With O-week starting tomorrow, and several sessions programmed about returning to study, I’m getting really excited about embarking on my academic adventure the following week. But there’s one area that’s going to be really different for me this time and that’s the use of digital tools for studying.
Last time I was at university we didn’t even have email, and you could handwrite assignments. I remember writing what I thought was a satirical article about the LSE in 2020, when lectures would be delivered straight into students’ rooms and essays submitted electronically. Well, that all happened a lot earlier than 2020!
But of course, it’s me, so I have done some thinking about and digging around for digital tools that will help me organise my study. Here are the ones I’ve lined up for the new semester. It’ll be interesting to look back in a few weeks and see how they’re going.
I was slow getting into Evernote. Well, I set up an account ages ago but never used it much. But the development of IFTTT transformed my use of the service. I have IFTTT set up so that when I favourite a tweet, it gets saved to Evernote. This is a really easy way to mark things for later reading that I come across on Twitter. I can then later organise them into my various Evernote notebooks, one of which is for the EMA. I went the whole hog and bought premium – only about £30 for a whole year. It means you can use the notebooks offline and search them better, though I haven’t yet got it to search the photos I take from real-life notebooks, which it said it could do.
Flipboard is a very attractive way of reading social content, slurping your feeds from Tumblr, Facebook, Twitter, Soundcloud, LinkedIn, Instagram, Google+ and whatever else you use into a magazine-style interface that you can leaf through. It used to work with Google Reader, but since that was closed, you need to feed from individual sites. It’s not great for the interaction element of these sites (it’s driving me mad that you can’t read Twitter bios) but is a great way of curating content and sorting it into categories through their magazine function. I now have a magazine called EMA Times, into which I can flip any content from across my feeds that I think will be relevant to the course.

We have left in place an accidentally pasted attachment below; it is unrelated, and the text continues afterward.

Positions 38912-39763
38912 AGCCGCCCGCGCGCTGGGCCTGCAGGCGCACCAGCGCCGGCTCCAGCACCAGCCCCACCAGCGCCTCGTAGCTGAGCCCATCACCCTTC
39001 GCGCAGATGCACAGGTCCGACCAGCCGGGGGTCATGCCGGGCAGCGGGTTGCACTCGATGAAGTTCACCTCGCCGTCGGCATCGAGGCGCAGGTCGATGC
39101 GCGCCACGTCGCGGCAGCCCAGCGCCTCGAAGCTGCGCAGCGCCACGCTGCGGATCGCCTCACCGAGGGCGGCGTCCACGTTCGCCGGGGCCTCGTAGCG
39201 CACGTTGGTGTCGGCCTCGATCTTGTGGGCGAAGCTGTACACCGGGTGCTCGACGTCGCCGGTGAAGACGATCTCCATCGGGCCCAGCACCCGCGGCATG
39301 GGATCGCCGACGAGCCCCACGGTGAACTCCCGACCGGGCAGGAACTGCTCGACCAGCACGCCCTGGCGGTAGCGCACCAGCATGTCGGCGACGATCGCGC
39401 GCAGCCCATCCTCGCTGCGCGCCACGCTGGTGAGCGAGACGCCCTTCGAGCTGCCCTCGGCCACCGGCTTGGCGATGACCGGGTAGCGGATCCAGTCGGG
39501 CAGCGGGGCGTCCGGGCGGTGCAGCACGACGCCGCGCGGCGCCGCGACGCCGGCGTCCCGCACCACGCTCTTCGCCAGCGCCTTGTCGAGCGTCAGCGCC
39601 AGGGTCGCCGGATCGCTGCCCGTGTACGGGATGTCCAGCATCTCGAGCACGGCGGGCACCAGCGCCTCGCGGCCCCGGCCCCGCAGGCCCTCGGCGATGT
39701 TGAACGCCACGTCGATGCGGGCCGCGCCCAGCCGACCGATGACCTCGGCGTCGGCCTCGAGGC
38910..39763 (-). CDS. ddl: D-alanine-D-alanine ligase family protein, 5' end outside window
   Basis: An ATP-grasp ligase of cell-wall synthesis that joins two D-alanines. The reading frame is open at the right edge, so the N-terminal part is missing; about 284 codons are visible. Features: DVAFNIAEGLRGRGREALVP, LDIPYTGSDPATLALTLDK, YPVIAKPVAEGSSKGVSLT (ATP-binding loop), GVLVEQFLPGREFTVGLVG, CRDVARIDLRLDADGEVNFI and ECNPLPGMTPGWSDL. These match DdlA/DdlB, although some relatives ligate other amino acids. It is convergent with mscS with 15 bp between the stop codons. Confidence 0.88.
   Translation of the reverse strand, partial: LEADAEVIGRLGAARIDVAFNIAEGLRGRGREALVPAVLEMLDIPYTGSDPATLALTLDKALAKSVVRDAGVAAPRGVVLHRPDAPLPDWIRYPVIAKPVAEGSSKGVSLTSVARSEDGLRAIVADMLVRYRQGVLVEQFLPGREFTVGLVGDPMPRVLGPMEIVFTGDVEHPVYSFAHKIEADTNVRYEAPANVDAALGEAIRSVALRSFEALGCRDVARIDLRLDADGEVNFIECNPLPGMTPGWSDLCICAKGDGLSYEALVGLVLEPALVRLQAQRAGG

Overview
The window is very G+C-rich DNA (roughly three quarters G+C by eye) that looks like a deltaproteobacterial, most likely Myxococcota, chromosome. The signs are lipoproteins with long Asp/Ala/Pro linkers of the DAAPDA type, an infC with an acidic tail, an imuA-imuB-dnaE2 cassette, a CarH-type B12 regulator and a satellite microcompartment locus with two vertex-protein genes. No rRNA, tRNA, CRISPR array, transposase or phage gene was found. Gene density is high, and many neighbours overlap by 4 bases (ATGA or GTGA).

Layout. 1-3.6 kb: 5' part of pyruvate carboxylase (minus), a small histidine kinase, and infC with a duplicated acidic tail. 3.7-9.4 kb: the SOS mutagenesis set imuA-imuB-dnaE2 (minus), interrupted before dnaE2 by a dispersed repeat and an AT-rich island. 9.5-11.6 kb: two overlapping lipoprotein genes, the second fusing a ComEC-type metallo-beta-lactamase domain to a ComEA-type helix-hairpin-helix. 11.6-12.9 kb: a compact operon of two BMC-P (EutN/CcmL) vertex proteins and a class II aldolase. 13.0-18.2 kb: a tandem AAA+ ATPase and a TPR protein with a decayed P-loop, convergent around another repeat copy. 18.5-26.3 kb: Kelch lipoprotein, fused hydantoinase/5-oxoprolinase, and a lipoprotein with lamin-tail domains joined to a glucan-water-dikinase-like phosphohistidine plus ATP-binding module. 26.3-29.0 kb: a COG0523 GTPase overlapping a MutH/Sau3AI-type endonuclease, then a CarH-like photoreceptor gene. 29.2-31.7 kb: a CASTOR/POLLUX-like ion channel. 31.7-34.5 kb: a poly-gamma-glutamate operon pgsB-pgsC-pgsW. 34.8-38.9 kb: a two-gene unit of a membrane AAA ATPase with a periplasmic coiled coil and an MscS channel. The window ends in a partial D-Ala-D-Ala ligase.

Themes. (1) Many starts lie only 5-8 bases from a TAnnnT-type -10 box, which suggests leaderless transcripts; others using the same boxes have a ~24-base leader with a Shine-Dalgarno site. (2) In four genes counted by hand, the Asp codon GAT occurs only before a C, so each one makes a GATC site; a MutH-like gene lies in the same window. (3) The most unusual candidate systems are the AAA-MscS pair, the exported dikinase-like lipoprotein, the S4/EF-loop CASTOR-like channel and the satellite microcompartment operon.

I’ve just signed up for this tonight. It describes itself as a referencing tool and academic social network. The idea is that you load your PDFs of articles and it slurps the citation information. It also allows you to connect with academic colleagues. I can’t remember where I came across it (it was in Evernote, so maybe on Twitter?) but I’m willing to give it a go.
Assignments, research activities, parties, club meetings: uni is going to be about time management. There are thousands of to-do list apps out there, but Wunderlist is the best one I’ve come across. Partly it’s the attractive interface, partly the flexibility in nesting activities, setting due dates and prioritising. Also it syncs seamlessly across the desktop, iPad and iPhone.
I bought a MacBook Air to come to uni, and it’s great that it’s so light, when I have to walk to campus in the morning, or lug it on the tram. But it doesn’t have much storage space. So Dropbox is a saviour. It’ll also mean that my research, drafts etc are accessible whether I have my laptop with me or not.
I bought this software at the suggestion of a friend who said it was extremely helpful for preparing drafts of academic papers and other manuscripts. It’ll be a while till I need this, but as it is linked to Index Card, which I already use a lot, I thought it was worth giving it a go.
I’m sure I’ll also be using a lot of the tools I found useful when working, such as Prezi, Yammer (there is a unimelb network), and Pearltrees. Though at the moment the best ones are those keeping me in touch with family and friends, and helping me make new friends here!